Waste electrical and electronic equipment (WEEE): appropriate measures for permitted facilities – 2. General management appropriate measures – Guidance


1. You must take the following measures, where appropriate, to prevent events that may lead to an accident.

Segregating waste

2. You must keep incompatible wastes apart.

Preventing accidental emissions

3. You must make sure you contain the following for off-site disposal or route to the sealed drainage system as appropriate:

  • process waters
  • site drainage waters
  • emergency firefighting water
  • oil or chemical contaminated waters
  • spillages of oils and chemicals

4. You must be able to contain surges and storm water flows. You must provide enough buffer storage capacity to make sure you can achieve this. You can define this capacity using a risk-based approach, for example, by considering the:

  • nature of the pollutants
  • effects of downstream waste-water treatment
  • sensitivity of the receiving environment

5. You can only discharge waste-water from this buffer storage after you have taken appropriate measures, for example, to control, treat or reuse the water. Discharges to ground, surface water or sewer must be lawful and must comply with any consents or permissions that are required.

6. You must have spill contingency procedures to minimise the risk of an accidental emission of raw materials, products and waste materials, and to prevent their entry into water.

7. Your emergency firefighting water collection system must take account of additional firefighting water flows or firefighting foams. You may need emergency storage lagoons to prevent contaminated firefighting water reaching a receiving water body. This should be considered as part of your fire prevention plan.

8. You must consider and, if appropriate, plan for the possibility that you need to contain or abate accidental emissions from:

  • overflows
  • vents
  • safety relief valves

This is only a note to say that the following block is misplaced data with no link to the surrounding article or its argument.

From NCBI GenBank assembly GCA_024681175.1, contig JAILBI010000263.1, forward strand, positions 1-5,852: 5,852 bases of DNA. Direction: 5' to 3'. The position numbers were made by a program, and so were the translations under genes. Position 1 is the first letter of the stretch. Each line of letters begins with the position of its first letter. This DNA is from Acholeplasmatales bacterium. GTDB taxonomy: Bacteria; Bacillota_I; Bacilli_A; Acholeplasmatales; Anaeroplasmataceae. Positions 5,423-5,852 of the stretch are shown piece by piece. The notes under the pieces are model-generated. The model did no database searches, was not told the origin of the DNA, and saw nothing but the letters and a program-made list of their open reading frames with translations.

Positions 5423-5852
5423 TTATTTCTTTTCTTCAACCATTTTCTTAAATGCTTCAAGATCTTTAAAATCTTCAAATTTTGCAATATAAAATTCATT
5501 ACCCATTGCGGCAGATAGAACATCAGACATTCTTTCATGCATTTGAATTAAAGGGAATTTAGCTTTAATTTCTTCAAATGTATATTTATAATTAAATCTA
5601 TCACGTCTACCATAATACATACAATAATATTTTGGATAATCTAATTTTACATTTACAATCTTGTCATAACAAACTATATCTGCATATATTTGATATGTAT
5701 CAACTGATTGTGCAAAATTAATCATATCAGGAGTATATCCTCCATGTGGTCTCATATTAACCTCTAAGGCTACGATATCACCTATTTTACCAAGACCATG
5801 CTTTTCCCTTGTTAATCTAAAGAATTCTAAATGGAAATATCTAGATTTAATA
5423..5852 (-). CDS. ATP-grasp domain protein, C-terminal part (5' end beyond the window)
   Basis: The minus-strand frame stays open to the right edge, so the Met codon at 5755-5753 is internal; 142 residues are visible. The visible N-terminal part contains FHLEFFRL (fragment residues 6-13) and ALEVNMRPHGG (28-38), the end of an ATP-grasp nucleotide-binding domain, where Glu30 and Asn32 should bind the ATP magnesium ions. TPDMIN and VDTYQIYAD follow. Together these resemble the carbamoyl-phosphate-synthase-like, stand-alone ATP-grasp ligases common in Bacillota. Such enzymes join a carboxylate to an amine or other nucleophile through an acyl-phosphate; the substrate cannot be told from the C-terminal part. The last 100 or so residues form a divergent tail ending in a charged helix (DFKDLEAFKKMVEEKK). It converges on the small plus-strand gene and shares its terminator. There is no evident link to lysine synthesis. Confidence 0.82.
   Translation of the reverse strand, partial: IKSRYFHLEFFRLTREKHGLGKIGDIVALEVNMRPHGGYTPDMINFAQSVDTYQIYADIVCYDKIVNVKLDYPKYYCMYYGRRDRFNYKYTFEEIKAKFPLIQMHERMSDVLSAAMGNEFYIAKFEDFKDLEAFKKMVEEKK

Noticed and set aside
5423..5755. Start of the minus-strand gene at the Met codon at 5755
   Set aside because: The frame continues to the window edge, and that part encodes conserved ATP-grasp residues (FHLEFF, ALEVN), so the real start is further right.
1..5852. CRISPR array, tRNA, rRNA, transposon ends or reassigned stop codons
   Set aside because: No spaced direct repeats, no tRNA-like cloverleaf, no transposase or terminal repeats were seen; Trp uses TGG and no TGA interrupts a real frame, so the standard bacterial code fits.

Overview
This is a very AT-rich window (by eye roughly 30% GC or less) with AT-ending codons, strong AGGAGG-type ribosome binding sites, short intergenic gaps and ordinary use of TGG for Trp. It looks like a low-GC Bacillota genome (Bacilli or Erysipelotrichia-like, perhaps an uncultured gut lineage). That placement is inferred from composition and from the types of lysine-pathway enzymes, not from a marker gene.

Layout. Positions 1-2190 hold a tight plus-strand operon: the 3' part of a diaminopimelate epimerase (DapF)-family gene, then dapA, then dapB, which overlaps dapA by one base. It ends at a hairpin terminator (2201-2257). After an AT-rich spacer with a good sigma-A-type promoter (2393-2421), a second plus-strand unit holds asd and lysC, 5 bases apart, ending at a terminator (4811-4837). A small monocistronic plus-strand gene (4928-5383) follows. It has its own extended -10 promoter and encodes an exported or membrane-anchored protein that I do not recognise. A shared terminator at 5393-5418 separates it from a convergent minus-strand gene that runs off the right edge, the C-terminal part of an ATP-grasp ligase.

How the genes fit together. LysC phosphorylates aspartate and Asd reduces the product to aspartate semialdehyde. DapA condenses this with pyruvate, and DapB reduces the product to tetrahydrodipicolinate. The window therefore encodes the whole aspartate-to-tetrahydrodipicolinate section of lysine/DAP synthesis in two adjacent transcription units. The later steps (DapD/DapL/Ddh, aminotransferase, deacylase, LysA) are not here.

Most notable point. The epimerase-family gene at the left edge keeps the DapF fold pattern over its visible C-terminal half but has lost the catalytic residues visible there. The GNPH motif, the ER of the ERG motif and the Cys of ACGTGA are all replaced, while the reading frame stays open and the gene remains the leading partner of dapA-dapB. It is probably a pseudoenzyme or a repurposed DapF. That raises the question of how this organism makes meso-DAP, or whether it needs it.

• bursting discs

If this is not advisable on safety grounds, you must focus on the probability of the emission.

security measures

9. You must have security measures in place (including staff) to prevent:

  • entry by vandals and intruders
  • damage to plant and equipment
  • theft
  • fly-tipping
  • arson

10. Facilities must use an appropriate combination of the following measures:

  • security guards
  • total enclosure (usually with fences)
  • controlled entry points
  • adequate lighting
  • warning signs
  • 24-hour surveillance, such as closed-circuit television (CCTV)

Fire prevention

11. There are 3 fire prevention objectives. You must:

  • minimise the likelihood of a fire happening
  • aim for a fire to be extinguished within 4 hours
  • minimise the spread of fire within the site and to neighborhood sites

12. You must have a fire prevention plan that meets the requirements of our fire prevention plan guidance.

Other accident prevention measures

13. You must maintain plant control in an emergency using one or a combination of:

  • alarms
  • process trips and interlocks
  • automatic systems
  • manual interventions

14. You must:

  • make sure all the measurement and control devices you would need in an emergency are easy to access and operate in an emergency situation
  • maintain the plant so it is in a good state through a preventive maintenance program and a control and testing program
  • Use techniques such as suitable barriers to preventing moving vehicles equipment
  • have procedures in place to avoid incidents due to poor communication between operating staff during shift changes and following maintenance or other engineering work
  • where relevant, use equipment and protective systems designed for use in potentially explosive atmospheres

Record keeping and procedures

15. You must:

  • keep an up-to-date record of all accidents, incidents, near misses, changes to procedures, abnormal events, and the findings of maintenance inspections
  • carry out investigations into accidents, incidents, near misses and abnormal events and record the steps taken to prevent their reoccurrence
  • maintain an inventory of substances, which are present (or likely to be) and which could have environmental consequences if they escape – many apparently innocuous substances can damage the environment if they escape
  • have procedures for checking raw materials and wastes to make sure they are compatible with other substances they may accidentally come into contact with
  • make sure that any documents that may be needed in the event of an incident are accessible

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